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Introduction to the Richard C. Morgan Letter
By George Rugg
Richard Curd ("Dick") Morgan was born on 13 September 1836 in Fayette County, Kentucky, the son of Calvin Cogswell Morgan (1801-1854) and Henrietta Hunt (1805-1891). Henrietta Hunt's father was one of the wealthiest men in Kentucky; Dick Morgan was raised on a Hunt family property near Lexington managed by his father (whose Alabama business had failed in 1831). One of six brothers to join the Confederate army, Morgan served on the staffs of general officers John Breckenridge and A. P. Hill before returning to his native state to raise what would become the 14th Kentucky Cavalry (February 1863). As colonel of the 14th Kentucky, he participated in one of the spectacular exploits of the war, a 700-mile raid through Indiana and Ohio led by his oldest brother, Brig. Gen. John Hunt Morgan. Dick Morgan was one of 700 Confederates captured by the Federals on 19 July 1863, following a fight at Buffington Island, near Portsmouth, Ohio. He remained in Union captivity until August 1864, when he was exchanged. Following the war Morgan worked for the railroads as a civil engineer, and was involved in the hemp business. He died on 28 September 1918.
The letter in question was written by Morgan on 25 August 1863 from the Ohio State Penitentiary at Columbus. where he was then imprisoned. Morgan arrived at the penitentiary, a longstanding (and presumably secure) facility with individual cells, on 1 August 1863. He was one of some 68 Confederate officers captured on the raid to be held there; among his fellow prisoners were John Hunt Morgan himself, two additional Morgan brothers, and a brother-in-law, Col. Basil W. Duke. Precisely why Morgan and his command were sent to the Ohio state pen rather than to a military prison has been the cause of some speculation. It was certainly an unusual measure, and provoked more than a little outrage both among the prisoners and across the South, since it suggested that the Confederates were being held as common felons, ineligible for the process of parole and exchange that had been agreed on by the combatants. Initially, the Confederate government was told that the men were being held "in close confinement" as hostages for a group of Union officers (led by Col. Abel D. Streight) captured during a cavalry raid in Alabama and now in Richmond's Libby Prison (OR, Series II, Volume 6, p. 160). But it seems likely that this was something of a smokescreen, and that Union General-in-Chief H. W. Halleck was determined that Morgan remain in custody for the duration of the war, and so be denied the possibility of returning to Confederate service, either by exchange or escape. The fact that Morgan's command had looted liberally from the citizens of Ohio during the raid provided another premise for civil incarceration in that state. Much of this was rendered moot when, on the night of 27-28 November 1863, John Morgan and six others succeeded in tunneling out of their cell block and escaping over the penitentiary wall. The remaining prisoners at Columbus, including Dick Morgan, were sent to the military prison at Fort Delaware in March 1864.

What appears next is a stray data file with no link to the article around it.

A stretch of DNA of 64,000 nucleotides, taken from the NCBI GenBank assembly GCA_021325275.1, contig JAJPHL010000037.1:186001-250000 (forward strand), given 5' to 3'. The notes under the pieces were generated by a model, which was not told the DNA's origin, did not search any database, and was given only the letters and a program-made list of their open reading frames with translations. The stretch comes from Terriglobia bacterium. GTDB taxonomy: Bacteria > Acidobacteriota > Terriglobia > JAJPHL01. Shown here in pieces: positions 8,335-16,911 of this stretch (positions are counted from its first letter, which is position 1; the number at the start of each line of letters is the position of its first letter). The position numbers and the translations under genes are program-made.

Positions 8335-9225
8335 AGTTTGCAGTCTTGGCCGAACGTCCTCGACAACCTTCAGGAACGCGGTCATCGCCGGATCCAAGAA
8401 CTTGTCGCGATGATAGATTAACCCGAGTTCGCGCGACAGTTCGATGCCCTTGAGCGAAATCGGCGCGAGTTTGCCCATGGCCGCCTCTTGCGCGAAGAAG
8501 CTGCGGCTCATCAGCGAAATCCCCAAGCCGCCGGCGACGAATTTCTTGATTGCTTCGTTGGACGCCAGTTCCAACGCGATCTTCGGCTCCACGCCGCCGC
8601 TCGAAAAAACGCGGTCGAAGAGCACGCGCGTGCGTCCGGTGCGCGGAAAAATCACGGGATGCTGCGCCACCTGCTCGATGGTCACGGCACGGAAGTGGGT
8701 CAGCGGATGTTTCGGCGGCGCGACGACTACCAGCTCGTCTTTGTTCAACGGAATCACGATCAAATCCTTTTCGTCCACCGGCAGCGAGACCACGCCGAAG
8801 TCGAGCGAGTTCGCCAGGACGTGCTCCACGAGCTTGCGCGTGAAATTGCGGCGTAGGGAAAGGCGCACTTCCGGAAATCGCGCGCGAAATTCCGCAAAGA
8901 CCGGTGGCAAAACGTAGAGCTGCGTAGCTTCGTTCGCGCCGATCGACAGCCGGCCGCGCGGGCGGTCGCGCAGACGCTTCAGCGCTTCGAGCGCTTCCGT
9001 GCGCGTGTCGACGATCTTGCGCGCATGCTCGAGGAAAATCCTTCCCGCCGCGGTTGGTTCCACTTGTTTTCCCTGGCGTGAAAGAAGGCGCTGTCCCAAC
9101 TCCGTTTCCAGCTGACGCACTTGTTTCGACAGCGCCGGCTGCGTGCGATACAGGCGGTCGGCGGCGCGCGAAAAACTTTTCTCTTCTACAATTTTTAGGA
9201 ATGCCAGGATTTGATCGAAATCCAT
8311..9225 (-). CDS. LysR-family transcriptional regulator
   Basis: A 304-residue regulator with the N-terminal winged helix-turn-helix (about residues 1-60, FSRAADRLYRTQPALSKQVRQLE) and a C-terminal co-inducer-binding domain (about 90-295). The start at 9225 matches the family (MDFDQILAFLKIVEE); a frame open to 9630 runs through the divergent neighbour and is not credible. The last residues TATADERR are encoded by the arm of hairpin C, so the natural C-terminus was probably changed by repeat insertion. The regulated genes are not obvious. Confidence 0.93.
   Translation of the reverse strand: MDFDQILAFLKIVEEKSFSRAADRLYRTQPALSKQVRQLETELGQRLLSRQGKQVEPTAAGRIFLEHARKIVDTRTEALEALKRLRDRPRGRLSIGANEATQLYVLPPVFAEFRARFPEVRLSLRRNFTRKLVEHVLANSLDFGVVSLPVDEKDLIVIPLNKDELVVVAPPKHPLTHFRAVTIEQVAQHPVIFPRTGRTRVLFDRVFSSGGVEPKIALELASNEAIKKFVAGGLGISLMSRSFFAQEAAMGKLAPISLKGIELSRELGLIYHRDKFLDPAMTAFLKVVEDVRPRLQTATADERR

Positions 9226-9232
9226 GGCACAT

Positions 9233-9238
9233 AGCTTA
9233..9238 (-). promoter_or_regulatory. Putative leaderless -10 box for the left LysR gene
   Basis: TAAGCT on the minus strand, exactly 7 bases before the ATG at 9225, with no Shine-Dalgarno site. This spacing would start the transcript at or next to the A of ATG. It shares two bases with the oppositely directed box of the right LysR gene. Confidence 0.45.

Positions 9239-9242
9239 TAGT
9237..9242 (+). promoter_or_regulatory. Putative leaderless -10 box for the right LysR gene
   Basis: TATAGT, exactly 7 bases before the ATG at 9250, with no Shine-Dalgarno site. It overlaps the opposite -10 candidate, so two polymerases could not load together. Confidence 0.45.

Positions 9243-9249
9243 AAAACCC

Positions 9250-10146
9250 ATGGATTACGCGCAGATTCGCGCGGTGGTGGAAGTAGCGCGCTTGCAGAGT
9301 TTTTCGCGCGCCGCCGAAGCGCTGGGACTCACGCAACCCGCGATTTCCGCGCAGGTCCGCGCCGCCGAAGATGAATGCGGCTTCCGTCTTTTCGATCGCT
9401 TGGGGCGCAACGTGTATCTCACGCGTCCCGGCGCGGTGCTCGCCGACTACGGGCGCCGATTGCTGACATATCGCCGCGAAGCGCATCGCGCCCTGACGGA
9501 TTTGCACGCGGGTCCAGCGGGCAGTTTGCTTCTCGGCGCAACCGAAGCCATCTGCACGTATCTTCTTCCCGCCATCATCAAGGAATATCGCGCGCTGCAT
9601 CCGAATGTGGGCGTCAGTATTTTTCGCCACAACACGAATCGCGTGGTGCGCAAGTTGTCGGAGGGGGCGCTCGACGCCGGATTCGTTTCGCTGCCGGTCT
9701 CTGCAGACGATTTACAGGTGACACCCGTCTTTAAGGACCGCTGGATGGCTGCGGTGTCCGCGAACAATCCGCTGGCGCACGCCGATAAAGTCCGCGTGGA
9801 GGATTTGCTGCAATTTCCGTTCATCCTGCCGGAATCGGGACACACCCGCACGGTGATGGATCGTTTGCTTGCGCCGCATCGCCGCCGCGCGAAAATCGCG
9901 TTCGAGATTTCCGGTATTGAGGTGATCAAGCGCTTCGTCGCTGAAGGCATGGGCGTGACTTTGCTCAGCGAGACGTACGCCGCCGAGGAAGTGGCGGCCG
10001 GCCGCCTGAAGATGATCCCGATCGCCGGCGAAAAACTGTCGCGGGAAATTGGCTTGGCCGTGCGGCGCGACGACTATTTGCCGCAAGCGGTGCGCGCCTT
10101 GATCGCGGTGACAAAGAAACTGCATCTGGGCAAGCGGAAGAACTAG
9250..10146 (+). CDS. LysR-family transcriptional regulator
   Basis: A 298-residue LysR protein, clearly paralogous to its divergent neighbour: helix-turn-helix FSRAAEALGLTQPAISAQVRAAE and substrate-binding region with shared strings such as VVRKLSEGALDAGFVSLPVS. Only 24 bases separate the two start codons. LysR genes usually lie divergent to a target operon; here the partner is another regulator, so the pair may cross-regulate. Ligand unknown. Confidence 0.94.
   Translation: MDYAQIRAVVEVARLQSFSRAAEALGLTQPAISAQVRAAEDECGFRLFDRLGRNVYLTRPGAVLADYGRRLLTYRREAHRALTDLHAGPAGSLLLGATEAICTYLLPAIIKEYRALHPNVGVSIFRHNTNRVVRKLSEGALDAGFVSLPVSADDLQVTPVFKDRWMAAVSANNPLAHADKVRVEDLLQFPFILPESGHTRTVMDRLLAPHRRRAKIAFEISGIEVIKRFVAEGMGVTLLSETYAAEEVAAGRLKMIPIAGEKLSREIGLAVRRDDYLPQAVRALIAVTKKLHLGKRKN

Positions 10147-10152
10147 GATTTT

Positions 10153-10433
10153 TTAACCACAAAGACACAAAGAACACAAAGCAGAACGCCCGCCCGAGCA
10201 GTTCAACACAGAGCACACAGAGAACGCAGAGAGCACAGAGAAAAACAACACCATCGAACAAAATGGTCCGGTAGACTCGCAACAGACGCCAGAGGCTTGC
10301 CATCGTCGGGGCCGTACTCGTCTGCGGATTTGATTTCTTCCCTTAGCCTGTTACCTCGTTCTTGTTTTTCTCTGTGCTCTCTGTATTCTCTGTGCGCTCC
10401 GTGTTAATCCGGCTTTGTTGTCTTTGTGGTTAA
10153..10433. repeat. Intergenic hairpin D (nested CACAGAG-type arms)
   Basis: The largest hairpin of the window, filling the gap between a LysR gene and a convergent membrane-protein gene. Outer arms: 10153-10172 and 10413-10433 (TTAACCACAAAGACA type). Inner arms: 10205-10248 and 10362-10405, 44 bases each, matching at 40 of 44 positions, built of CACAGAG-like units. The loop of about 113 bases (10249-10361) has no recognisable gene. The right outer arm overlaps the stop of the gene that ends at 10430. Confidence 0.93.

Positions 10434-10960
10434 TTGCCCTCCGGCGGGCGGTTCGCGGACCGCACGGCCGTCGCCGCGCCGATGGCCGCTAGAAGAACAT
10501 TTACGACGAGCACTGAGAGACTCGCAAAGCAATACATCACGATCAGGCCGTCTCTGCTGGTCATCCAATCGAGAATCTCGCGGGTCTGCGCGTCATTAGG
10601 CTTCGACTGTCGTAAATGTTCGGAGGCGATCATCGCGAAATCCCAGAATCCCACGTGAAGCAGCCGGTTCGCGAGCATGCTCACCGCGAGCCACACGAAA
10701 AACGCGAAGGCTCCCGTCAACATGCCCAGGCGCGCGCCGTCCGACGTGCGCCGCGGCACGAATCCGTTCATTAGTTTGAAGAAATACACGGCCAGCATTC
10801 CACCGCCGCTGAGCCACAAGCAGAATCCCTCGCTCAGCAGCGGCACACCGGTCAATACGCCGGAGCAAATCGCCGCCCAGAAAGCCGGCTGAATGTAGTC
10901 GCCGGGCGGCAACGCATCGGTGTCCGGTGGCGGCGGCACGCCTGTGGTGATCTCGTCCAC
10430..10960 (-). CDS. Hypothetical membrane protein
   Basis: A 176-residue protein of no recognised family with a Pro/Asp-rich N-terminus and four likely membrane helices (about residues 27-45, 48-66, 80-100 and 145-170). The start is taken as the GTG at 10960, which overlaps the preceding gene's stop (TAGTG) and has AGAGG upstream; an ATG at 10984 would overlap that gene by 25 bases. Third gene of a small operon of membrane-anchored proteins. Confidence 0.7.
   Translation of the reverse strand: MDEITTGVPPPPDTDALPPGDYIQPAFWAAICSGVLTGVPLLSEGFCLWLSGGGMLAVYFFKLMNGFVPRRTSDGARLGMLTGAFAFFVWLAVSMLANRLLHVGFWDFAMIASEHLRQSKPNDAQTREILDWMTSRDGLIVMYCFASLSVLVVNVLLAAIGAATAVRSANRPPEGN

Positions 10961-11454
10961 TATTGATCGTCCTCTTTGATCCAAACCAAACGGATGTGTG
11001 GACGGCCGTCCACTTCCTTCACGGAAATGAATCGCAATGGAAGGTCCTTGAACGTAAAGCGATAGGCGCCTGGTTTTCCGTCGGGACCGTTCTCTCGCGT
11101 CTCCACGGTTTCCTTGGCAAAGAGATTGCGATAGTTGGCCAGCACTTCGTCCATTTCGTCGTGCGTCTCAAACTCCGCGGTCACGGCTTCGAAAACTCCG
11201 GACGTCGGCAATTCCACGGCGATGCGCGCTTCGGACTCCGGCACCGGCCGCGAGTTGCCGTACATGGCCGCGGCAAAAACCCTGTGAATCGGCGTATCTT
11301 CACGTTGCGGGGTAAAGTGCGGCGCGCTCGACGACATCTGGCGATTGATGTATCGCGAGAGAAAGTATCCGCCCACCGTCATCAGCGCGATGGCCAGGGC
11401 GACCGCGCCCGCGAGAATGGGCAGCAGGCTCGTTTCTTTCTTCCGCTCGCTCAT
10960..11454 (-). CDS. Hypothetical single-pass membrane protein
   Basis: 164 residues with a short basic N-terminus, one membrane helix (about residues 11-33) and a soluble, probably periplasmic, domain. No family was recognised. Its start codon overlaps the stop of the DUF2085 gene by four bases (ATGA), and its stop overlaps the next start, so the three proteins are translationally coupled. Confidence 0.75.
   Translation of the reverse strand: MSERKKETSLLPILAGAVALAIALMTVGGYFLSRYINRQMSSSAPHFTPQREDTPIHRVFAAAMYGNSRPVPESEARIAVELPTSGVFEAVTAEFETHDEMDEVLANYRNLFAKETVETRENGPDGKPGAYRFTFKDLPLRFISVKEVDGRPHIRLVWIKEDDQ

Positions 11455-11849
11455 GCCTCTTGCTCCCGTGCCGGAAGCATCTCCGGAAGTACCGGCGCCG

Morgan's letter was directed to his sister-in-law, Martha ("Mattie") Ready Morgan (1840-1887), who had married John Hunt Morgan the previous December. It was written in response to what was apparently the first letter of Mattie Morgan's to be received at the prison. (John Morgan wrote regularly to his wife from the time of his imprisonment, and his surviving letters reveal his great anxiety at not hearing from her, not least because she was pregnant with their first child. Writing on 10 August, he says: ". . . Get a great number of letters from our Friends in Ky., but would sacrifice every pleasure and comfort to get one single line from 'My Lovely Mattie.' It would be a treasure . . . ." (Horwitz 2001, p. 350). In his own letter to Mattie, Dick Morgan writes of the "pleasure plainly demonstrated" by John Morgan on receipt of his wife's letter. He goes on to describe the prisoners' circumstances and the privileges accorded them, and provides news of family members and acquaintances, in prison and out. His statement that "we are better off than any other Confederate prisoners now in confinement in the U S." probably has some merit, given the conditions that tended to prevail in the military prisons. In addition to the Morgan brothers and Duke, the letter mentions Confederate generals A. P. Hill (another brother-in-law) and Simon Bolivar Buckner (who had forwarded Mattie's letter to Union Maj. Gen. Ambrose Burnside of the Department of the Ohio).
The Richard Morgan letter was acquired by the Hesburgh Libraries from Historical Collectible Auctions of Burlington NC (auction of 30 November 2006, lot 89). Acquisition funded by Robert and Beverly O'Grady.
Official correspondence relating to the Columbus imprisonment may be found in Official Records, Series II, Vol. 6, passim. Among the books on Morgan relevant to the study of this letter are: Basil Duke (History of Morgan's Cavalry, Cincinnati 1867; Cecil Fletcher Holland, Morgan and his Raiders: A Biography of the Confederate General, New York, 1943; and Lester V. Horwitz, The Longest Raid of the Civil War, Cincinnati 2001.
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|MSN/CW 5050-01||Letter||August 25, 1863||Columbus, Ohio||Richard Curd Morgan|